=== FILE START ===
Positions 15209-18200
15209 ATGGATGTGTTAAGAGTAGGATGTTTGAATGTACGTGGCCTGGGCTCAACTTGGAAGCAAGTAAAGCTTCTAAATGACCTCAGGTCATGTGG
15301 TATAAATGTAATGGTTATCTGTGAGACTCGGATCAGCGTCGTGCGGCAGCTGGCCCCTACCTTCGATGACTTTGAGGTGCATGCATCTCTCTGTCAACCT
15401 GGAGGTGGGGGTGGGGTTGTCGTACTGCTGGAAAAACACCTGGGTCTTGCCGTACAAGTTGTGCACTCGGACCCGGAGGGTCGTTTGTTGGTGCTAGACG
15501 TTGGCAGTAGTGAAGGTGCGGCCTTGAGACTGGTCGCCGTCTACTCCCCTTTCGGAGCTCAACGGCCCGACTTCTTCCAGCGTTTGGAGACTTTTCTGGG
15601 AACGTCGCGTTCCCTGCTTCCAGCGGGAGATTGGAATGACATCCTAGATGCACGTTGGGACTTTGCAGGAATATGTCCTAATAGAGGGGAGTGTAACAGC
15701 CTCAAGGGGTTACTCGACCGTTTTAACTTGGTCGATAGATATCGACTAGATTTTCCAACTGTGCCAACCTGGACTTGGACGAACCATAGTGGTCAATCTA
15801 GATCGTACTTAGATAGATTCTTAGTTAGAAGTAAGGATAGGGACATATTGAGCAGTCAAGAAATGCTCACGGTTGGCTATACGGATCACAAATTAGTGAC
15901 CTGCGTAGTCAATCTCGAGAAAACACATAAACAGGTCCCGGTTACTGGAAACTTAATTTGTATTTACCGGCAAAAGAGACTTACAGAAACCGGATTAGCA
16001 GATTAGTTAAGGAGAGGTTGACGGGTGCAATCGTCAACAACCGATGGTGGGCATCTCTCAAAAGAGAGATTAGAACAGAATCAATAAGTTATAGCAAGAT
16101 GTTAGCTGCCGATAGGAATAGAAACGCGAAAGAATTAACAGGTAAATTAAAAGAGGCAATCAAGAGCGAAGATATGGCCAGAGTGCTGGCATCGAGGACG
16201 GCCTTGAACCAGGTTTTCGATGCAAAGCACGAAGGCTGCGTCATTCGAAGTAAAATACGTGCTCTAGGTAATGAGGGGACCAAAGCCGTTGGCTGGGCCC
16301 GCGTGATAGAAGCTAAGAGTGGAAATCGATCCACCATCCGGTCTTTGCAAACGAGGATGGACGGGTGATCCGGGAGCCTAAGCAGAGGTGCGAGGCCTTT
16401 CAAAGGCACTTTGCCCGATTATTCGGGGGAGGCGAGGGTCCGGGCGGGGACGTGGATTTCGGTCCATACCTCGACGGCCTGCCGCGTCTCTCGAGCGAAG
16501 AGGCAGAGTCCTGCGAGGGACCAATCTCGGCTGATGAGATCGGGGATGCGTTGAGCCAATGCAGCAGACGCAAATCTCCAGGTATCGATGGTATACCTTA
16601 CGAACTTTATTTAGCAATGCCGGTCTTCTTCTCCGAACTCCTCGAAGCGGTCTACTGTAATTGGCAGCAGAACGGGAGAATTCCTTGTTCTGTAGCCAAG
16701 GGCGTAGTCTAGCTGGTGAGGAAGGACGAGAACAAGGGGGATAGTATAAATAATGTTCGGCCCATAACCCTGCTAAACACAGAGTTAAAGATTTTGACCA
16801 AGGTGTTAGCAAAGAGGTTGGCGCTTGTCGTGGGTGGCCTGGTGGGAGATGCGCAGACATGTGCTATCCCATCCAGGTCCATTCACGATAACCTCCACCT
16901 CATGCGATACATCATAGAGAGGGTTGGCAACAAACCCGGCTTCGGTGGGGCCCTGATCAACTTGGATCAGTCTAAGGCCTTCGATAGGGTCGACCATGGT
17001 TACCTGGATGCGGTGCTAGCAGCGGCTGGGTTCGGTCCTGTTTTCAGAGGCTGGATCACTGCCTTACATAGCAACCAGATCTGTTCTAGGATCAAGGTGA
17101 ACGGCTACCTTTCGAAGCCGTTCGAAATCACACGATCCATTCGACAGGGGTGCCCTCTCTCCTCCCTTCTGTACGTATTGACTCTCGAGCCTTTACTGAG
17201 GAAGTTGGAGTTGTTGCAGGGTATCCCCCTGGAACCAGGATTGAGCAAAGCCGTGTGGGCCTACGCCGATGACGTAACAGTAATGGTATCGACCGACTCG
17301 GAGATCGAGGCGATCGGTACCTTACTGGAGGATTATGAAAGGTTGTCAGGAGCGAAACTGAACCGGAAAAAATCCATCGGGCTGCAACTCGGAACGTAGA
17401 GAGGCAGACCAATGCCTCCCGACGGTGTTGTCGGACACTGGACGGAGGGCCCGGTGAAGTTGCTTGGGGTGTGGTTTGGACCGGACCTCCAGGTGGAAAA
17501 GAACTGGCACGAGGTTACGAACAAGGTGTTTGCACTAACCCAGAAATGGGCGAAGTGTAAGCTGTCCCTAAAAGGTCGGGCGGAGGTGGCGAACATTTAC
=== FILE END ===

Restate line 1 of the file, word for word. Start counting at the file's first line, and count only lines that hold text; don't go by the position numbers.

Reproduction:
Positions 15209-18200